Complementing these approaches are hormesis-mimicking molecules. Drugs in development and at least two drugs on the market can turn on the body’s defenses without creating any damage. It’s like making a prank call to the Pentagon. The troops and the Army Corps of Engineers are sent out, but there’s no war. In this way, we can mimic the benefits of exercise and intermittent fasting with a single pill (I discuss this in chapter 5).
Our ability to control all of these genetic pathways will fundamentally transform medicine and the shape of our everyday lives. Indeed, it will change the way we define our species.
And yes, I realize how that sounds. So let me explain why.”
The book as a whole has made a great impact on me. However, this chapter contains the story that hit me more strongly than anything else.
“Regular exercise “is a commitment,” says Benjamin Levine, a professor at the University of Texas. “But I tell people to think of exercise as part of personal hygiene, like brushing their teeth. It should be something we do as a matter of course to keep ourselves healthy.”
I’m sure he’s right. Most people would exercise a lot more if going to the gym were as easy as brushing their teeth.
Perhaps one day it will be. Experiments in my lab indicates it is possible.
“David, we’ve got a problem,” a postdoctoral researcher named Michael Bonkowski told me one morning in the fall of 2017 when I arrived at the lab.
That’s seldom a good way to start the day.
“Okay,” I said, taking a deep breath and preparing for the worst. “What is it?”
“The mice,” Bonkowski said. “They won’t stop running.”
The mice he was talking about were 20 months old. That’s roughly the equivalent of a 65-year-old human. We had been feeding them a molecule intended to boost the levels of NAD, which we believed would increase the activity of sirtuins. If the mice were developing a running addiction, that would be a very good sign.
“But how can that be a problem?” I said. “That’s great news!”
“Well,” he said, “it would be if not for the fact that they’ve broken our treadmill.”
As it turned out, the treadmill tracking program had been set up to record a mouse running for only up to 3 kilometers. Once the old mice got to that point, the treadmill shutdown. “We’re going to have to start the experiment again,” Bonkowski said.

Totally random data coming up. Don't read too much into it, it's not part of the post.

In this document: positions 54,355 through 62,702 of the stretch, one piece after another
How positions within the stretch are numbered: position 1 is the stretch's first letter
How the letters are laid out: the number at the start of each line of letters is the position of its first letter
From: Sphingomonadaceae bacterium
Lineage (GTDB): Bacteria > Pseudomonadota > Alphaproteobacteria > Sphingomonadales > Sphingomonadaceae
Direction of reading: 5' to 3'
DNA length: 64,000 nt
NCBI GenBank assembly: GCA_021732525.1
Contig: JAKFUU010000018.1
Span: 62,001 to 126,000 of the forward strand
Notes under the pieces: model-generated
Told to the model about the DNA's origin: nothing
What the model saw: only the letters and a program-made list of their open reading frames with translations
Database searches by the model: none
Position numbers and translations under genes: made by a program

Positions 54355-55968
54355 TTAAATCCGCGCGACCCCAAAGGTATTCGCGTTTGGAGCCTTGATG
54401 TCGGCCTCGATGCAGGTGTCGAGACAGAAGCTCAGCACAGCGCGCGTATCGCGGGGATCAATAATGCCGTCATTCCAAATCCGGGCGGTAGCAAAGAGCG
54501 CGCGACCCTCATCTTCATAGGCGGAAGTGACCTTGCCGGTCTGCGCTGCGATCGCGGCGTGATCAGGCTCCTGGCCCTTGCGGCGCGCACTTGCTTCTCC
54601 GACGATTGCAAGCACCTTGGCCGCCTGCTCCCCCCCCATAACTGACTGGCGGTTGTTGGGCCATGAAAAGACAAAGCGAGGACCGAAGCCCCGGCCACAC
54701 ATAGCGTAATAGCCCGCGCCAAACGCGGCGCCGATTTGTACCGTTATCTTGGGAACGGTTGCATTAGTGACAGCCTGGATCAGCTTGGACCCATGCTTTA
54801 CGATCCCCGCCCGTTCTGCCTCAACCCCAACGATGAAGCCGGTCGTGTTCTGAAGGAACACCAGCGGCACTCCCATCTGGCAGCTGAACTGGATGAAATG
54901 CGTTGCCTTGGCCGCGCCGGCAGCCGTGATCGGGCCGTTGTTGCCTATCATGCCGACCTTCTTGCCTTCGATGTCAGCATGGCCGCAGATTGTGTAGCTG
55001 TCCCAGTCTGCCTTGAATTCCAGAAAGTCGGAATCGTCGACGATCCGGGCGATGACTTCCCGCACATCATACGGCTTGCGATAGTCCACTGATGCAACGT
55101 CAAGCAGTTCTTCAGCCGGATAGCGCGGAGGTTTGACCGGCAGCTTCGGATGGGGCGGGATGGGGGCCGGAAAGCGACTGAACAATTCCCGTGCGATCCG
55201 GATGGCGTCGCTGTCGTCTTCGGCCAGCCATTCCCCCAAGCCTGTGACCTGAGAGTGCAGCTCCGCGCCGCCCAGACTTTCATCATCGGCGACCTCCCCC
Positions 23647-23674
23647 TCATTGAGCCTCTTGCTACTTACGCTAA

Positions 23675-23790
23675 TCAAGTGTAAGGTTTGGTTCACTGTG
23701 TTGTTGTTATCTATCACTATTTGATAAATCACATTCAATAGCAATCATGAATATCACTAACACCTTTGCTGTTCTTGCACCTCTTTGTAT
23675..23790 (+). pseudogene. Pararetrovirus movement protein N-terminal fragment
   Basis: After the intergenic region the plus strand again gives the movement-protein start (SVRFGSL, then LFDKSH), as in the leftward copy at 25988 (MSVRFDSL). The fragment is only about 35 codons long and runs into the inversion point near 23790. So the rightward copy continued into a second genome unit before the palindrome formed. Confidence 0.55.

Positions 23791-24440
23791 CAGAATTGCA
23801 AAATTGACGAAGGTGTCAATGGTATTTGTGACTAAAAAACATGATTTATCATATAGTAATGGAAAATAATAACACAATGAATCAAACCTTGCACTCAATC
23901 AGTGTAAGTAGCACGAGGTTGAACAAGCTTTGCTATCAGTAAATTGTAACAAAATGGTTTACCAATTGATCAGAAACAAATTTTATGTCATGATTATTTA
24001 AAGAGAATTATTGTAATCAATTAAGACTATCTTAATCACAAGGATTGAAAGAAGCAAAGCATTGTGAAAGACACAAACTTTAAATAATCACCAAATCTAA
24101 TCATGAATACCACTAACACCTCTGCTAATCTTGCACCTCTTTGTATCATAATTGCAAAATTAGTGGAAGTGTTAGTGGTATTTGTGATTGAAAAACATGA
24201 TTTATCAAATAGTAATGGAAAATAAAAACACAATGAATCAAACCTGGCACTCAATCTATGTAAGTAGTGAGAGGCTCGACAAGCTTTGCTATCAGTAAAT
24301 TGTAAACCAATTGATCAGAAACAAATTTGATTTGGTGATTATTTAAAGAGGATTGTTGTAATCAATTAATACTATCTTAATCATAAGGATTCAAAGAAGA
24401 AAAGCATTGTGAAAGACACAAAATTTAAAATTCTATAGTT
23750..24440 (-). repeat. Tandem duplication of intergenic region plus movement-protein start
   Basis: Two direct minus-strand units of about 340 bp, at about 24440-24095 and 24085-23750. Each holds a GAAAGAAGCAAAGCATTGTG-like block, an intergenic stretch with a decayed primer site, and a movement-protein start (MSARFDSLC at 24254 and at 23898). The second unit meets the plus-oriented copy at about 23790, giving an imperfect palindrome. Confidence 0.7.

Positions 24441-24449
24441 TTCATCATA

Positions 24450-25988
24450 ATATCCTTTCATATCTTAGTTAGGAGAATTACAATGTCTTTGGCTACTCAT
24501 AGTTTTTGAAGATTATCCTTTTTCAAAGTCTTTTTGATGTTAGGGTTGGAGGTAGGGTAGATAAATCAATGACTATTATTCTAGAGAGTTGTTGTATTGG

It took a few moments for that to sink in.
A thousand meters is a good, long run for a mouse. Two thousand meters – five times round a standard running track – would be a substantial run for a young mouse.
But there’s a reason why the program was set to three kilometers. Mice simply don’t run that far. Yet these elderly mice were running ultra-marathons.
Why? One of our key findings, in a study we published in 2018, was that when treated with an NAD-boosting molecule that activated the SIRT1 enzyme, the elderly mice’s endothelial cells, which line the blood vessels, were pushing their way into areas of the muscle that weren’t getting very much blood flow. New tiny blood vessels, capillaries, were formed, supplying badly needed oxygen, removing lactic acid and toxic metabolites from muscles, and reversing one of the most significant causes of frailty in mice and in humans. That was how these old mice suddenly became such mighty marathoners.
Because the sirtuins had been activated, the mice’s epigenomes were becoming more stable. The valley walls were growing higher. Gravity was growing stronger. And Waddington’s marbles were being pushed back to where they belonged. The lining of the capillaries was responding as if the mice were exercised. It was an exercise mimetic, the first of its kind, and a sure sign that some aspects of age reversal are possible.
We still don’t know everything about why this happens. We don’t know what sorts of molecules will work best for activating sirtuins or in what doses. Hundreds of different NAD precursors have been synthesized, and there are clinical trials in progress to answer that question and more.
But that doesn’t mean we need to wait to take advantage of all that we’ve learned about engaging the epigenetic survival circuit and living longer and healthier lives. We don’t need to wait to take advantage of the Information Theory of Ageing.”
I will never forget the mice who would not stop running!